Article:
“How can I see the ends of the Great Wall of China without having to go to outer space?”
One could see the whole Great Wall of China only by watching it from outer space. Since SpaceX won’t be ready anytime soon – and I don’t know if I have enough money at that time heheh – I decided to go to Jiayuguan, a city at the western border of Gansu and Xinjiang.
Today, I got the answer to my question; seeing the ends – or, rather, the beginning – of Great Wall of China at Jiayuguan Fort. From here, the wall stretched and bordered northern China.
I was told that, during the golden era of Silk Route, the northern and western area beyond this fortress wall were considered ‘outside’ China as they were largely under the Turkish or Mongol occupation. Therefore, foreign Silk Route traders entering China would have to pass and pay tax in this gate.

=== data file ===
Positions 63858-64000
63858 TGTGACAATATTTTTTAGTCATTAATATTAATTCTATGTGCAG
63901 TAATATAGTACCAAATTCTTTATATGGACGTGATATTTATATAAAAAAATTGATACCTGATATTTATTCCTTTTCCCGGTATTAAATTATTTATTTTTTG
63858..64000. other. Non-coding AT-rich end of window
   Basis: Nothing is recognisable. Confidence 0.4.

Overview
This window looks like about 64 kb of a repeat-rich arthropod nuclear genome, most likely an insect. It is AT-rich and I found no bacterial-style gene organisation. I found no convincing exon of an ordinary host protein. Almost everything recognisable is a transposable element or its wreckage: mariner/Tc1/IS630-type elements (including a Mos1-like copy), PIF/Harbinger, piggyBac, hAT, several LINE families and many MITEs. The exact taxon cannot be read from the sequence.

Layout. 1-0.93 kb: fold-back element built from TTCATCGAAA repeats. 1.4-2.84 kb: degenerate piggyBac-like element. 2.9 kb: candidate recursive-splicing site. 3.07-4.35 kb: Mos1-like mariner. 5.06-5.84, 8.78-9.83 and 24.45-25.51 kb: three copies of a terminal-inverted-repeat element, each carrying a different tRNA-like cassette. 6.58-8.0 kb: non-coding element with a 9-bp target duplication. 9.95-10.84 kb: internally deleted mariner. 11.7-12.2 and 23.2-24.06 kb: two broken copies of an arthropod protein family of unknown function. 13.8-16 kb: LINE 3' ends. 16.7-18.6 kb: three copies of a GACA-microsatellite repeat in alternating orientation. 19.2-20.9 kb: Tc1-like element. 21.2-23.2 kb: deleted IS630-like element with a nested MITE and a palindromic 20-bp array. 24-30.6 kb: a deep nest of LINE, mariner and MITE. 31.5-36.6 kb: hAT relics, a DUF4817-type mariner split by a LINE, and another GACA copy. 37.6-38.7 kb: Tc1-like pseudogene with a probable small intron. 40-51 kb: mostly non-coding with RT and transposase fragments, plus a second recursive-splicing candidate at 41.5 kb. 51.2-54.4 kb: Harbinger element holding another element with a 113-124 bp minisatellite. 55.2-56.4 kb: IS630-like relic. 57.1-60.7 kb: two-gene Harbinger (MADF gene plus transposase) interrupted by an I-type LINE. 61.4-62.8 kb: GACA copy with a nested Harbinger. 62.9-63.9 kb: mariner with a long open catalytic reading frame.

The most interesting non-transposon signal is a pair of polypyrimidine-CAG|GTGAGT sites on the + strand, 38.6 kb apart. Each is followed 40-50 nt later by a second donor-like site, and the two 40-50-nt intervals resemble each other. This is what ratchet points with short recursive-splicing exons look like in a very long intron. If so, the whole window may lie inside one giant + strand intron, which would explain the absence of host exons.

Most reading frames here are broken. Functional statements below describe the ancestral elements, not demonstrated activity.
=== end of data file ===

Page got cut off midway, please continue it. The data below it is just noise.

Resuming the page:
Jiayuguan was also called ‘The Mouth of China’, not only because this was the western-most entry to the kingdom, it was also the area where the Yellow River brings mineral-rich water to the southeast, but most importantly, it was the area that made (or, captured) money through these passage taxes.
For Chinese traders and travelers to the west, Jiayuguan Fort was the last point before leaving the comfort of homeland China. Outside this wall were bandits, pirates and barren deserts which either excruciatingly hot or, just like what I had today, painfully cold.
And just like those traders, I’m setting my way towards the west. Tonight. Wish me luck.